Since 1934, the club has played host to the annual Masters Tournament, one of the four major championships in professional golf, and the only major played each year at the same course. It was the top-ranked course in Golf Digest's 2009 list of America's 100 greatest courses and was the number ten-ranked course based on course architecture on Golfweek Magazine's 2011 list of best classic courses in the United States.Augusta National received criticism for admitting no African Americans as members until 1990 and no women as members until 2012. The club long required all caddies to be black and barred black golfers from the Masters Tournament until Lee Elder participated in 1975. In 1997, Tiger Woods became the first person of color to win the tournament; Vijay Singh later became the second.

In 2019, the course began co-hosting the Augusta National Women's Amateur.

Berakhah

In Judaism, a berakhah, bracha, brokho, brokhe (Hebrew: בְּרָכָה‎; pl. בְּרָכוֹת, berakhot, brokhoys; "benediction," "blessing," "drawing down [of spiritual energy]") is a formula of blessing or thanksgiving, recited in public or private, usually before the performance of a commandment, or the enjoyment of food or fragrance, and in praise on various occasions.

The function of a berakhah is to acknowledge God as the source of all blessing. Berakhot also have an educational function to transform a variety of everyday actions and occurrences into religious experiences designed to increase awareness of God at all times. For this purpose, the Talmudic sage, Rabbi Meir, stated that it was the duty of every Jew to recite one hundred berakhot every day (Men. 43b).The Mishnah of tractate Berakhot, and the gemara in both Talmuds contain detailed rabbinical discussions of berakhot, upon which the laws and practice of reciting blessings are founded.Berakhot typically start with the words "Blessed are You, Lord our God..."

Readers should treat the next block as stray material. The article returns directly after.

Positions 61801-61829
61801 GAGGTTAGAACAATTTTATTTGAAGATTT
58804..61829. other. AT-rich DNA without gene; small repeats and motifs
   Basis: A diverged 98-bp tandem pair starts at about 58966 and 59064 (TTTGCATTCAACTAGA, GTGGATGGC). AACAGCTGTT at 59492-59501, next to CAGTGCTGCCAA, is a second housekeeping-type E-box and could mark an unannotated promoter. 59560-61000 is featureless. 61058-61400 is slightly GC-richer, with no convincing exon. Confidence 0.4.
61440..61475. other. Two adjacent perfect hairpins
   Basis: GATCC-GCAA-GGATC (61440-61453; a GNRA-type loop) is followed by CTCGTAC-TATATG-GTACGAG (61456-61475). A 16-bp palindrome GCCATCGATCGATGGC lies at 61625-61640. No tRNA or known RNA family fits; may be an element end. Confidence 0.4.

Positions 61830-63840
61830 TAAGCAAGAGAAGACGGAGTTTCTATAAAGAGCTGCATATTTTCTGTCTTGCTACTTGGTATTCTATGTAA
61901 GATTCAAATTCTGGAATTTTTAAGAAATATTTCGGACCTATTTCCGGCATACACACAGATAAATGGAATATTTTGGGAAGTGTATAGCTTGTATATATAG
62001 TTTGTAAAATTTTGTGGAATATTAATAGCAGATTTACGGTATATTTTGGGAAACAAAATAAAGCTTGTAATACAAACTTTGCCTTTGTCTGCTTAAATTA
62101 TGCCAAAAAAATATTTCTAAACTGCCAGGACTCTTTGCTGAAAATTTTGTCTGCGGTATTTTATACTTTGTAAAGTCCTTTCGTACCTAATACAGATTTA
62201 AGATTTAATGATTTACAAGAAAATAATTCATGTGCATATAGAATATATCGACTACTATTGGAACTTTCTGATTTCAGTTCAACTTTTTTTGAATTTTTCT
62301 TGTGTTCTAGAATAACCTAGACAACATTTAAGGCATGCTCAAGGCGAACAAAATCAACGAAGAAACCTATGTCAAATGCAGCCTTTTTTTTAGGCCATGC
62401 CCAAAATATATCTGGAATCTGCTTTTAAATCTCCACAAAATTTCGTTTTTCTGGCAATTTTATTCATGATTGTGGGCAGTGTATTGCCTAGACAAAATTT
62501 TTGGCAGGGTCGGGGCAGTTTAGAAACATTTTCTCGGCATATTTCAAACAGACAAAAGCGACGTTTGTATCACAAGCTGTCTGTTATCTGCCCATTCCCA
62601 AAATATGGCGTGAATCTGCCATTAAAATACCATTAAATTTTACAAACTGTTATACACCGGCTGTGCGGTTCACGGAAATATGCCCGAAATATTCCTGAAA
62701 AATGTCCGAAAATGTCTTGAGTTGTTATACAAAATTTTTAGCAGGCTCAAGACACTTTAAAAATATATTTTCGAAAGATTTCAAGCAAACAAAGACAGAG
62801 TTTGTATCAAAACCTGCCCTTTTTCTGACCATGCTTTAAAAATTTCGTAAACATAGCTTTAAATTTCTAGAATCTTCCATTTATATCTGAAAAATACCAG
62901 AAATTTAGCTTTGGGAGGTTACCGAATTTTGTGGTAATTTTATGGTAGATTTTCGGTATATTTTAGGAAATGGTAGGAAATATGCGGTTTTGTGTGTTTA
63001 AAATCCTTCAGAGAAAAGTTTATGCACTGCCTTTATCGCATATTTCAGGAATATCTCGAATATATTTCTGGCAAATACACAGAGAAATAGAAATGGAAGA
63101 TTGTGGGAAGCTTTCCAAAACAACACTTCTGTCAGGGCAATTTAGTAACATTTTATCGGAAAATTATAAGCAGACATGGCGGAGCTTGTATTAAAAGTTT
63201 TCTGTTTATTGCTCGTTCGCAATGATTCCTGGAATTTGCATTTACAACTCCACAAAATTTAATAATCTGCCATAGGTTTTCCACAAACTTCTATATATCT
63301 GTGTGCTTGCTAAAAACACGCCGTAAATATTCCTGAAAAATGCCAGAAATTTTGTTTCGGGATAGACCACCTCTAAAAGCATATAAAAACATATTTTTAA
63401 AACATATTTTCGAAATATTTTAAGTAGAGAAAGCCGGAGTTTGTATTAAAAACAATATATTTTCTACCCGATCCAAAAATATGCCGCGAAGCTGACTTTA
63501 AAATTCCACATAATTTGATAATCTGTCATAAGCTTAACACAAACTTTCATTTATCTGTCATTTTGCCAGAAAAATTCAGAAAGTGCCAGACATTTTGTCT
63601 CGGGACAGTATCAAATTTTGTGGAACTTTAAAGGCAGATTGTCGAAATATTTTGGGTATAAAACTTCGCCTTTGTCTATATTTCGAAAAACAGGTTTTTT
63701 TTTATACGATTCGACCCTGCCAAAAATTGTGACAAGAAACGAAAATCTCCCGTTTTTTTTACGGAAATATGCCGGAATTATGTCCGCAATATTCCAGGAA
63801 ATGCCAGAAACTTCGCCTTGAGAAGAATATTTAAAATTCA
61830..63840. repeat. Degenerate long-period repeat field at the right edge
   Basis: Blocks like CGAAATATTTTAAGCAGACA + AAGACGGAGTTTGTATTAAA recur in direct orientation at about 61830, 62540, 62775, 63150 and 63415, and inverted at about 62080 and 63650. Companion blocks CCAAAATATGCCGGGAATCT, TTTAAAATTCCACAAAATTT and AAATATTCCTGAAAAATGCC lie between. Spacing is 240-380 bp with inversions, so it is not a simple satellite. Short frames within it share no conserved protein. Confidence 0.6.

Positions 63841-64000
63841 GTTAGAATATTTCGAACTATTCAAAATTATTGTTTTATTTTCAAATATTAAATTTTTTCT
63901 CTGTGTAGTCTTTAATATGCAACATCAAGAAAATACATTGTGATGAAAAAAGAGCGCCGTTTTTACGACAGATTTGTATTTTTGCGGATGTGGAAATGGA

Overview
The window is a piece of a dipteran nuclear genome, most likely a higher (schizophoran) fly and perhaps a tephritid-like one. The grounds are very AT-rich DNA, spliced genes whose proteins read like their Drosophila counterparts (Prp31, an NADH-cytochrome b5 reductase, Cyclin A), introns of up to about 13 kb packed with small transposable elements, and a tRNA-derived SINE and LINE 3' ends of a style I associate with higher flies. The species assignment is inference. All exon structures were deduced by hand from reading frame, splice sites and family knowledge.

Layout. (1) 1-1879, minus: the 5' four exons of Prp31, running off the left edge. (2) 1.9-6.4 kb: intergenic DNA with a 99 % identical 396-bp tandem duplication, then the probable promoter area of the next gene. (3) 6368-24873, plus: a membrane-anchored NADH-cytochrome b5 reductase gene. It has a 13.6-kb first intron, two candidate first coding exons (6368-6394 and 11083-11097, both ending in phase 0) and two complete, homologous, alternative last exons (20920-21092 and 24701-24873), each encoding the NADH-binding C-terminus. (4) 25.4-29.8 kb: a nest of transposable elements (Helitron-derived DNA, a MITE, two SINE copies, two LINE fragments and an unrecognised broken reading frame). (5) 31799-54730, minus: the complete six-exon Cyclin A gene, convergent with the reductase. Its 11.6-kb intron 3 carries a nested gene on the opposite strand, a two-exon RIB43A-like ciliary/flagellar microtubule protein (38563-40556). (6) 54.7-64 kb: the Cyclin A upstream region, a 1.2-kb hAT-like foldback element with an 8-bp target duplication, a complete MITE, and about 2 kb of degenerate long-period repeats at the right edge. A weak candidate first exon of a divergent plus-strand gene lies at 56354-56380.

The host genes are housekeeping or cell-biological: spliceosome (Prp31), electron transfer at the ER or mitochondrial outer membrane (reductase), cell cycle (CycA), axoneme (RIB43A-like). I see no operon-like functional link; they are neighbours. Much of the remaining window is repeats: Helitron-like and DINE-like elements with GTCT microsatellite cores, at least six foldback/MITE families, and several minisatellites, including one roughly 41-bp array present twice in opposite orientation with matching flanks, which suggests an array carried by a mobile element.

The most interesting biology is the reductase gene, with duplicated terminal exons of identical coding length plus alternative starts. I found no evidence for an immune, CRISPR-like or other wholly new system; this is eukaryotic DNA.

One who hears another recite a berakhah answers with amen; but one who is engaged in prayer may at certain points be forbidden from other speech, including responding amen. With few exceptions, one does not respond amen to his or her own berakha, although other prayers—such as the kaddish—include "amen" in their text.

Cadence

In Western musical theory, a cadence (Latin cadentia, "a falling") is "a melodic or harmonic configuration that creates a sense of resolution [finality or pause]." A harmonic cadence is a progression of (at least) two chords that concludes a phrase, section, or piece of music. A rhythmic cadence is a characteristic rhythmic pattern that indicates the end of a phrase.A cadence is labeled more or less "weak" or "strong" depending on its sense of finality. While cadences are usually classified by specific chord or melodic progressions, the use of such progressions does not necessarily constitute a cadence—there must be a sense of closure, as at the end of a phrase. Harmonic rhythm plays an important part in determining where a cadence occurs.

Cadences are strong indicators of the tonic or central pitch of a passage or piece. Edward Lowinsky proposed that the cadence was the "cradle of tonality".

Daniel Amen

Daniel Gregory Amen (born 1954) is an American celebrity doctor who practices as a psychiatrist and brain disorder specialist as director of the Amen Clinics. He is a five-times New York Times best-selling author as of 2012.Amen has built a profitable business around the use of SPECT (single photon emission computed tomography) imaging for purported diagnostic purposes. His marketing of SPECT scans and much of what he says about the brain and health in his books, media appearances, and marketing of his clinics has been condemned by scientists and doctors as lacking scientific validity and as being unethical, especially since the way SPECT is used in his clinics exposes people to harmful radiation with no clear benefit.Amen has studied brain injuries affecting professional athletes, and has consulted on post-concussion issues for the National Football League.

Doxology